Referred to by some as the “City of Parks,” Toronto matches its density with some pretty immaculate urban escapes. There are some 1,500 of these spaces here, we’re told, but some of those spaces hog the love. Trinity Bellwoods? Glorified pet toilet you can kind of drink beers in. High Park? Tourists with iPads. Cast in their shadows, there’s a vast network of Toronto parks that don’t get the love they deserve. These are some of them:
A 52-hectare woodland in the Don River valley, Crothers Woods boasts a 10-kilometre network of surface trails winding through its century-old woodland of predominately maple, oak, and beech trees.
The 6.8-hectare public garden space in the fore of this museum’s striking architecture was inspired by traditional Persian and Mughal gardens, designed for a mindful experience to be felt by all of the senses. Plants were selected to attract birds and butterflies, gravel to be felt and heard crunching underfoot.
A natural environment park, the Don Valley Brick Works is considered internationally significant for its historical ecological transformation from a former quarry into a thriving nature sanctuary.
A physically mapped voiceprint of late Canadian journalist, author, and social activist June Callwood saying “I believe in kindness” in reply to an interview question regarding whether she believed in a god or an afterlife, it’s also an urban playground, and a walkable artistic tribute, including features like its vibrant pink rubberized surfacing, a maze, and an interactive sound installation based on Callwood’s experience flying.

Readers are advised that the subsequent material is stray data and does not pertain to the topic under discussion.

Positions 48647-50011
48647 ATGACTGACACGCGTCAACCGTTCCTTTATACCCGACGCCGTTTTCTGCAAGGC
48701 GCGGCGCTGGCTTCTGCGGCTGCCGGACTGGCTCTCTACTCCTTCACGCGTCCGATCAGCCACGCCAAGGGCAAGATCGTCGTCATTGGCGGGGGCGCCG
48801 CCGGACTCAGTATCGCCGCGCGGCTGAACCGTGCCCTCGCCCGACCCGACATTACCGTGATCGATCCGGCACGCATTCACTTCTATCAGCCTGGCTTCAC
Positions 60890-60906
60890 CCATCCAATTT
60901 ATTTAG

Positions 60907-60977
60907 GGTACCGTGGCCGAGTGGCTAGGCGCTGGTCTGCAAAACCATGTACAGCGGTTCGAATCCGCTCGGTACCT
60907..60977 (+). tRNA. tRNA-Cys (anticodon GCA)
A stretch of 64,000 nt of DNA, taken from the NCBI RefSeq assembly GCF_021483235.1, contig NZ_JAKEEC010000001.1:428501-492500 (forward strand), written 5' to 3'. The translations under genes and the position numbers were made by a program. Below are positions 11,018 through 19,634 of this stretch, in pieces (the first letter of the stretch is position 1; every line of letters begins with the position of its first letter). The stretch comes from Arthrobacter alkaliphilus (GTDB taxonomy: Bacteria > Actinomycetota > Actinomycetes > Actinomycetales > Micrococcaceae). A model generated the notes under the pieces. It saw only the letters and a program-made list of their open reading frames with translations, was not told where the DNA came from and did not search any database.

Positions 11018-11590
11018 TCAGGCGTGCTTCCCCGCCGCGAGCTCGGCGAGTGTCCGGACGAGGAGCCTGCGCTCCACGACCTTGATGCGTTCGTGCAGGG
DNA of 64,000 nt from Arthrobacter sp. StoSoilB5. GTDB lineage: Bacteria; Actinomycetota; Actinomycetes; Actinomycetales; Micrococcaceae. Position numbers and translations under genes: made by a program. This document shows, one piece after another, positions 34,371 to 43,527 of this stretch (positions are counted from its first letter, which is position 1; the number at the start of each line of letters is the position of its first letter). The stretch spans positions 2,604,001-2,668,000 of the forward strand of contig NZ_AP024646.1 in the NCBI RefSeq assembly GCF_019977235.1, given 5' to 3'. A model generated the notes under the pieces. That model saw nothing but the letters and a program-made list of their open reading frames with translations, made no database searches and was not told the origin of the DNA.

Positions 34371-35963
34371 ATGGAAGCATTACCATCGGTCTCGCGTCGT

The ghostly sculptures haunting the narrow lawn in this hidden park might be the spiritual antithesis to the colourful trails and bucolic open fields Toronto accesses for exercise and escape appeal, but what they offer in exchange is an engaging, evocative document of Toronto’s international history. Dedicated to the memory of Irish émigrés fleeing their country’s famine, they display the mixed emotions of migrants that arrived in Toronto in 1847.
There’s a good reason why Riverdale Park has lasted 135 years. At 42 hectares, it boasts numerous facilities for sports and leisure, making it a yearlong hub for public recreation. A bridge in the park also serves the functional purpose of joining the east and west sides of the Don River for foot traffic travelling between Danforth Avenue and Gerrard Street East.
Designed by Yo-Yo Ma and Jule Moir Messervy, this three-acre park is a landscaping interpretation of Bach’s Suite No. 1 in G Major for unaccompanied cello, BWV 1007. Located on the shoulder of the Queens Quay, the Harbourfront Centre also brings free live music to the space most Thursdays and Sundays July through September.
Even if it is a tiny space, the Toronto Sculpture Garden makes compelling use of its 25 by 30 metre accommodations by showcasing new artworks over short periods of time, a temporal element that contributes a magical sense of charm. The lush vines covering the adjacent building and the leafy trees surrounding the nook also make it a particularly inviting cranny of city life.
(Photo by Rina Pitucci